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People v. Dominguez

IN THE APPELLATE COURT OF ILLINOIS THIRD DISTRICT A.D., 2006


August 9, 2006

THE PEOPLE OF THE STATE OF ILLINOIS, PLAINTIFF-APPELLANT,
v.
ARMANDO DOMINGUEZ, DEFENDANT-APPELLEE.

Appeal from the Circuit Court of the 12th Judicial Circuit, Will County, Illinois. No. 05--DT--743. Honorable Richard C. Schoenstedt, Judge, Presiding.

The opinion of the court was delivered by: Presiding Justice Schmidt

Published opinion

On May 13, 2005, the defendant, Armando Dominguez, was issued three traffic tickets, including one for driving while under the influence of alcohol, other drug or drugs, intoxicating compound or compounds, or any combination thereof, in violation of section 11--501(a)(6) of the Illinois Vehicle Code (the Code). 625 ILCS 5/11--501(a)(6) (West 2004). Subsequently, defendant received notice that his driving privileges were to be summarily suspended pursuant to section 11--501.1 of the Code. Defendant filed a petition to strike and rescind his statutory summary suspension, which was granted by the circuit court of Will County. The State appeals from the circuit court's order granting defendant's petition.

BACKGROUND

On the day defendant was issued the three traffic tickets, he agreed to provide a sample of blood and urine to determine whether he had ingested any illegal drugs. Several weeks later, the police officer who issued the tickets received a lab report which indicated that defendant had, in fact, ingested illegal drugs. The police officer prepared a supplemental sworn report. Copies of this report were mailed to the defendant and the Secretary of State. The Secretary of State then sent a confirmation of defendant's statutory summary suspension to the defendant. No sworn report was mailed to the circuit court of Will County.

Prior to the date upon which his statutory suspension was to become effective, defendant filed a petition to strike and rescind the suspension. This petition was based upon the fact that the officer failed to forward his sworn report to the circuit court of Will County in compliance with section 11--501.1(f) of the Code. 625 ILCS 5/11-- 501.1(f) (West 2004). The circuit court granted defendant's petition. The State appeals.

ANALYSIS

The sole issue on appeal is whether the circuit court properly granted defendant's petition. To resolve this issue, we must interpret section 11--501.1(f) of the Code. 625 ILCS 5/11--501.1(f) (West 2004). Statutory construction is a matter of law and, therefore, our standard of review is de novo. People v. Phelps, 211 Ill. 2d 1, 809 N.E.2d 1214 (2004).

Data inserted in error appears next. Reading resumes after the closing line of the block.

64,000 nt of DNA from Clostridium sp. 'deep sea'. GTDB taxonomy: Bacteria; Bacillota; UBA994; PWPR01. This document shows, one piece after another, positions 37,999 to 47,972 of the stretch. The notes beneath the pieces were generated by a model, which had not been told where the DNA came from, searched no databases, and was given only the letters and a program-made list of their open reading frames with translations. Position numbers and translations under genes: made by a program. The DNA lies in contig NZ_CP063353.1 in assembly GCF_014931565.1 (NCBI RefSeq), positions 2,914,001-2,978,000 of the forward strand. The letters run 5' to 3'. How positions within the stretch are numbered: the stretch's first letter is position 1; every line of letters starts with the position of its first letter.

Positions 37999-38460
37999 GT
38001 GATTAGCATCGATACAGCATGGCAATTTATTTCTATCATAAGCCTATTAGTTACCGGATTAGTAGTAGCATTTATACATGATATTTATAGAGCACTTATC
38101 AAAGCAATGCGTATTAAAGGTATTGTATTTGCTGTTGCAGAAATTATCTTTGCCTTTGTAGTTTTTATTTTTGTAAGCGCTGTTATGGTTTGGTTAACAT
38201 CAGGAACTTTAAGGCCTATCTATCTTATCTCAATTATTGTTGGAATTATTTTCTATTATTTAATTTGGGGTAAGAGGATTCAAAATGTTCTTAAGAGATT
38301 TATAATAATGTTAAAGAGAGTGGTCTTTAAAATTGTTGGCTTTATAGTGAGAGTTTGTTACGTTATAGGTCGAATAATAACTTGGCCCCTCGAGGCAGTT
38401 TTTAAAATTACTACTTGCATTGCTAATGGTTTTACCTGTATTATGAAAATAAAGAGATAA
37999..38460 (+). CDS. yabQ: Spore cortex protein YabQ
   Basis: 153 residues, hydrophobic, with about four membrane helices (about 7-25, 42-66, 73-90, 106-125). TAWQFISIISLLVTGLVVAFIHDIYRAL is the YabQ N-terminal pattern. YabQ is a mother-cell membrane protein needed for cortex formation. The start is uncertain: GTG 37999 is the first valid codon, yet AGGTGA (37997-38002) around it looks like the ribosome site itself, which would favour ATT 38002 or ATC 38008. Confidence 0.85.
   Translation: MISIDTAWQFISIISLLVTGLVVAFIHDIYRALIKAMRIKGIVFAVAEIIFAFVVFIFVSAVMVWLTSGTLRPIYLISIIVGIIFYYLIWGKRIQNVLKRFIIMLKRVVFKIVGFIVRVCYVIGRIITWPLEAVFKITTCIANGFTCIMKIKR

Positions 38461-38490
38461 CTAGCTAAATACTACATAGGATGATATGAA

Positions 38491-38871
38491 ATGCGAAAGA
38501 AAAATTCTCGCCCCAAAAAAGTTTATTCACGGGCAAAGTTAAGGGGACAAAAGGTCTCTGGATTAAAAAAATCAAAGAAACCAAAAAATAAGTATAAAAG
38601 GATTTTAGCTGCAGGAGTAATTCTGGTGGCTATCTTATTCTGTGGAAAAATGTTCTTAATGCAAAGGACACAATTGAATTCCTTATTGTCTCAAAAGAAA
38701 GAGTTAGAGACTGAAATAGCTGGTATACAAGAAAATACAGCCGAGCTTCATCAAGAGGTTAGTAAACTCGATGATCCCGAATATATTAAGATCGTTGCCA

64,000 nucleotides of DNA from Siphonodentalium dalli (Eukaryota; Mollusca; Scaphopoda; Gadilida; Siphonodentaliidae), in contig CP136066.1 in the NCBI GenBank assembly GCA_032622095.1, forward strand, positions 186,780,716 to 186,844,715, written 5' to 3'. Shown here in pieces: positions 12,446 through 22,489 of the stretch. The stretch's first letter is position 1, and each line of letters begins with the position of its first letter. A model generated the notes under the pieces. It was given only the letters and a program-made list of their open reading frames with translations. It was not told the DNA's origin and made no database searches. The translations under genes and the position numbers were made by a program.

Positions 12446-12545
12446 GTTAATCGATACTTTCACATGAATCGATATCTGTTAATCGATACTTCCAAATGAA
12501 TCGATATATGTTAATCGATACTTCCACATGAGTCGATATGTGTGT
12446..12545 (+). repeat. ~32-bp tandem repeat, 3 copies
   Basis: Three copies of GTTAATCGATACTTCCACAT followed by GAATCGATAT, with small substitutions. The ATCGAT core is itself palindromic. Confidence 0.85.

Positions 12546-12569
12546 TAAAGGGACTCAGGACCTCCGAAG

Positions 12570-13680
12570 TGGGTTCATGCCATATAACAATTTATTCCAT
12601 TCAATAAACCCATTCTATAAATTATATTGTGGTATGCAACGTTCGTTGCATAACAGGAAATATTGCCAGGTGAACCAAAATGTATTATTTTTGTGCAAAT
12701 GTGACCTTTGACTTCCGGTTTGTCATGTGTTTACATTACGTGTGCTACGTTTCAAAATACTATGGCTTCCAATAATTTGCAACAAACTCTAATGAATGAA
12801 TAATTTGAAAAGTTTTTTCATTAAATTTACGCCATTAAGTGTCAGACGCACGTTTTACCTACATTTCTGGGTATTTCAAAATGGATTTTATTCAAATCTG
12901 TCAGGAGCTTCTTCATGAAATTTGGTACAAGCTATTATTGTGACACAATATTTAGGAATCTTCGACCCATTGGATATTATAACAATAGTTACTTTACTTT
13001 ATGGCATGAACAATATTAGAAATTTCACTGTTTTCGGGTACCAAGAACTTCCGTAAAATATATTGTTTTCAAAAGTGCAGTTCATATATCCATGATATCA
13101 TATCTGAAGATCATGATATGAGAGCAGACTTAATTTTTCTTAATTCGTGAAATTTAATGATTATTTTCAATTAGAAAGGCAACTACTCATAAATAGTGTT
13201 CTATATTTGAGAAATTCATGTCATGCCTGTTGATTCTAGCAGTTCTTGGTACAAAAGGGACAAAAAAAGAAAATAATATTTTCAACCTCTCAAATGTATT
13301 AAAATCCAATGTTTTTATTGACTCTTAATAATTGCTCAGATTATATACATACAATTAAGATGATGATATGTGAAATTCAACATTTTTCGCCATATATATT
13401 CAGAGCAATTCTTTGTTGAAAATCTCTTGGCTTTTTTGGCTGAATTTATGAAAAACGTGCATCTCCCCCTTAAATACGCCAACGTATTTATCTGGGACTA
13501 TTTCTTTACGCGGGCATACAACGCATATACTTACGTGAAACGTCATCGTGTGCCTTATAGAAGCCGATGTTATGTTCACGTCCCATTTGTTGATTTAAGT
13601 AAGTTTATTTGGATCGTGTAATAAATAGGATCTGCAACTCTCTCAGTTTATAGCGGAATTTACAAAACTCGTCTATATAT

Section 11--501.1 states, in pertinent part, as follows:

"(a) Any person who drives or is in actual physical control of a motor vehicle upon the public highways of this State shall be deemed to have given consent, subject to the provisions of Section 11-501.2, to a chemical test or tests of blood, breath, or urine for the purpose of determining the content of alcohol, other drug or drugs, or intoxicating compound or compounds or any combination thereof in the person's blood if arrested, as evidenced by the issuance of a Uniform Traffic Ticket, for any offense as defined in Section 11-501 or a similar provision of a local ordinance. The test or tests shall be administered at the direction of the arresting officer.

***

***

(d) If the person refuses testing or submits to a test that discloses an alcohol concentration of 0.08 or more, or any amount of a drug, substance, or intoxicating compound in the person's breath, blood, or urine resulting from the unlawful use or consumption of cannabis listed in the Cannabis Control Act, a controlled substance listed in the Illinois Controlled Substances Act, or an intoxicating compound listed in the Use of Intoxicating Compounds Act, the law enforcement officer shall immediately submit a sworn report to the circuit court of venue and the Secretary of State, certifying that the test or tests was or were requested under paragraph (a) and the person refused to submit to a test, or tests, or submitted to testing that disclosed an alcohol concentration of 0.08 or more.

***

(f) *** In cases where *** any amount of a drug, substance, or compound resulting from the unlawful use or consumption of cannabis as covered by the Cannabis Control Act, a controlled substance listed in the Illinois Controlled Substances Act, or an intoxicating compound listed in the Use of Intoxicating Compounds Act is established by a subsequent analysis of blood or urine collected at the time of arrest, the arresting officer or arresting agency shall give notice as provided in this Section or by deposit in the United States mail of the notice in an envelope with postage prepaid and addressed to the person at his address as shown on the Uniform Traffic Ticket and the statutory summary suspension shall begin as provided in paragraph (g). *** The officer shall immediately forward the driver's license or permit to the circuit court of venue along with the sworn report provided for in paragraph (d)." 625 ILCS 5/11-- 501.1 (West 2004).